For example, in my new series, one of the antagonists is working toward an unarguably greater good. If circumstances were different, he would be one of the heroes, but he isn't, because to get to that greater good he ruthlessly stepped on others and caused enormous suffering. This was a line I drew. I could have easily justified his unsavory actions to the reader just like the character did in his own mind. But I didn't, because I was trying to make a point.

These are the sort of things you can do as an artist when you start really digging into and using your villain role. There is such a huge breadth of moral complexity and depth in the way we frame who is a protagonist vs. who is an antagonist. Everyone can hate a cackling evil villain. It's easy, nothing is challenged  But when your antagonist is a reasonably good person does bad things in pursuit of a greater end, or who was forced to do bad things by terrible circumstance, then the reader has to think. You're forcing them to use their own moral judgement along with your protagonist to figure out what really is the right thing to do, and that right there is where the book hooks in deep.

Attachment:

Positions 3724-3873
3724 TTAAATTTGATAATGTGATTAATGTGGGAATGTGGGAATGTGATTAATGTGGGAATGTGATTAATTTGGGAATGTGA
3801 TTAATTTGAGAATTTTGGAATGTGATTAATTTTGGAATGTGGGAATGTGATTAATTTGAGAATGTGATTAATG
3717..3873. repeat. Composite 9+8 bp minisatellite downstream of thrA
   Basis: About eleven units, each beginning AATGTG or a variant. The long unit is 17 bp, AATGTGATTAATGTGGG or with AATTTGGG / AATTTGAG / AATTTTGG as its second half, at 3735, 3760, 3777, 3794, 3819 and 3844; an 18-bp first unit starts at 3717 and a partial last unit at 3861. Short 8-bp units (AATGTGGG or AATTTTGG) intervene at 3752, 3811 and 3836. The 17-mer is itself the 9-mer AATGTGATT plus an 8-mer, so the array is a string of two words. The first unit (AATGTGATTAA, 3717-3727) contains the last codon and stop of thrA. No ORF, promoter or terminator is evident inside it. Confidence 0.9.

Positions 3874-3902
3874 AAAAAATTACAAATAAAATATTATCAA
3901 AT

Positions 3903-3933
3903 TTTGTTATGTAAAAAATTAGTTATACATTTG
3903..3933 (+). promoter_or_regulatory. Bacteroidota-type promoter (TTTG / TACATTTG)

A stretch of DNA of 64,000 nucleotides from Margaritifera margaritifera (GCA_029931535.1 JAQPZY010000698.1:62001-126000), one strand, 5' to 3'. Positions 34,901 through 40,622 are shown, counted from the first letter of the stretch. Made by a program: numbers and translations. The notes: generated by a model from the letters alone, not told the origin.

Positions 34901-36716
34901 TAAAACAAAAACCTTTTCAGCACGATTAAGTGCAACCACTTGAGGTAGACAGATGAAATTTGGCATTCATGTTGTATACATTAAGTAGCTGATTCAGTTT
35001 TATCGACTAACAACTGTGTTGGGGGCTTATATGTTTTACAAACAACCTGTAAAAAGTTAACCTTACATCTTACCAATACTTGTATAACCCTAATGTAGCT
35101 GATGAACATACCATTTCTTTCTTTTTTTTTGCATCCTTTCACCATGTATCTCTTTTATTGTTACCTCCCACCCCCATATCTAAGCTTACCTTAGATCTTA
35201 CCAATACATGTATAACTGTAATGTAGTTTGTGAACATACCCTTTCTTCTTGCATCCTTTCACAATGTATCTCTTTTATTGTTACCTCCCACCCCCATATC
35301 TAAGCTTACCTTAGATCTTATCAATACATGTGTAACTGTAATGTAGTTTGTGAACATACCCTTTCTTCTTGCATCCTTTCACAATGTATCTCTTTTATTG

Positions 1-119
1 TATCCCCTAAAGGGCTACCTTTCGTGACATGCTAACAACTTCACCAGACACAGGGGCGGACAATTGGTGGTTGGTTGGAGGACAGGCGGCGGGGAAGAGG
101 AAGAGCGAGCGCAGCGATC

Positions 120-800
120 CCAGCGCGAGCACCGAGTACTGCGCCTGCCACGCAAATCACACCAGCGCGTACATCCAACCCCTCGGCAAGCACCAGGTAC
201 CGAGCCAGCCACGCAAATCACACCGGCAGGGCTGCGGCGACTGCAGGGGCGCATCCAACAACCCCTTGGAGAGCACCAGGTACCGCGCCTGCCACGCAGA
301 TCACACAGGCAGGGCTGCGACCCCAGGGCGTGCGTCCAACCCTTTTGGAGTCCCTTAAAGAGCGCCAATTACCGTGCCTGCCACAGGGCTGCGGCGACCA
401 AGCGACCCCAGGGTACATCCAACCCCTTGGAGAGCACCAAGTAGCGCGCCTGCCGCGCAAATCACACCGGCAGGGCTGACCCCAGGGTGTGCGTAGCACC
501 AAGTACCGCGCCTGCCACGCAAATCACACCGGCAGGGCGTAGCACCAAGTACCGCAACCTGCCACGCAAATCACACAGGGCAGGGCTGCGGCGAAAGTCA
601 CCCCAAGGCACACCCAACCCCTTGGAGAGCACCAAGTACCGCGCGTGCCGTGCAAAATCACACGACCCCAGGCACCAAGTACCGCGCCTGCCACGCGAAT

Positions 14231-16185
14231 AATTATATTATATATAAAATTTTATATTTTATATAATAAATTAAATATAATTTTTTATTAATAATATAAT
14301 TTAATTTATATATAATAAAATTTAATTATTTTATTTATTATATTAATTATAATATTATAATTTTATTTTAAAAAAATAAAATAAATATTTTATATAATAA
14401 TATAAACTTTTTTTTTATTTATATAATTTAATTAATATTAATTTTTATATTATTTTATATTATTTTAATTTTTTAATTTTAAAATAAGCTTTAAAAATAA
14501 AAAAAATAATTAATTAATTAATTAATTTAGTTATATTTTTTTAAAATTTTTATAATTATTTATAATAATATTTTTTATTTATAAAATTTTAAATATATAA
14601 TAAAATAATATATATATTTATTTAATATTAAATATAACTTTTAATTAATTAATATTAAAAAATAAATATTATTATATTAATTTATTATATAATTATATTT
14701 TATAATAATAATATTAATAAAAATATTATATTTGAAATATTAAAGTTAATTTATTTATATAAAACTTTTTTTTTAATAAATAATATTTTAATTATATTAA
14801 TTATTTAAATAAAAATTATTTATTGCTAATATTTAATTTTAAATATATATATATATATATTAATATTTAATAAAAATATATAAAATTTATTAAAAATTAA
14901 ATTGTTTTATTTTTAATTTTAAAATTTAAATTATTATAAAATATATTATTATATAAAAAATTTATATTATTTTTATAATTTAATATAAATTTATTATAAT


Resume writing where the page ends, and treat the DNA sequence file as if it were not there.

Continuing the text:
So there's a teaser! I'll be doing a much more thought out and in depth post on this in the weeks to come.

WyndesWhy do authors make their blogs hard to read by putting white text on a black background? I know that sounds facetious, but it seriously is a question that I'd love the answer to. I get why designers do it -- hey, it looks cool -- but it impairs readability dramatically, making it harder for every person with astigmatism (50% of the population!) to read the words. It seems like such a strange choice for the people who should care about the words first. I write this as someone who is seriously considering changing a title because I can't find a capital "C" that I like, so it's not like I don't understand putting design first. I just don't get why so many writers do it.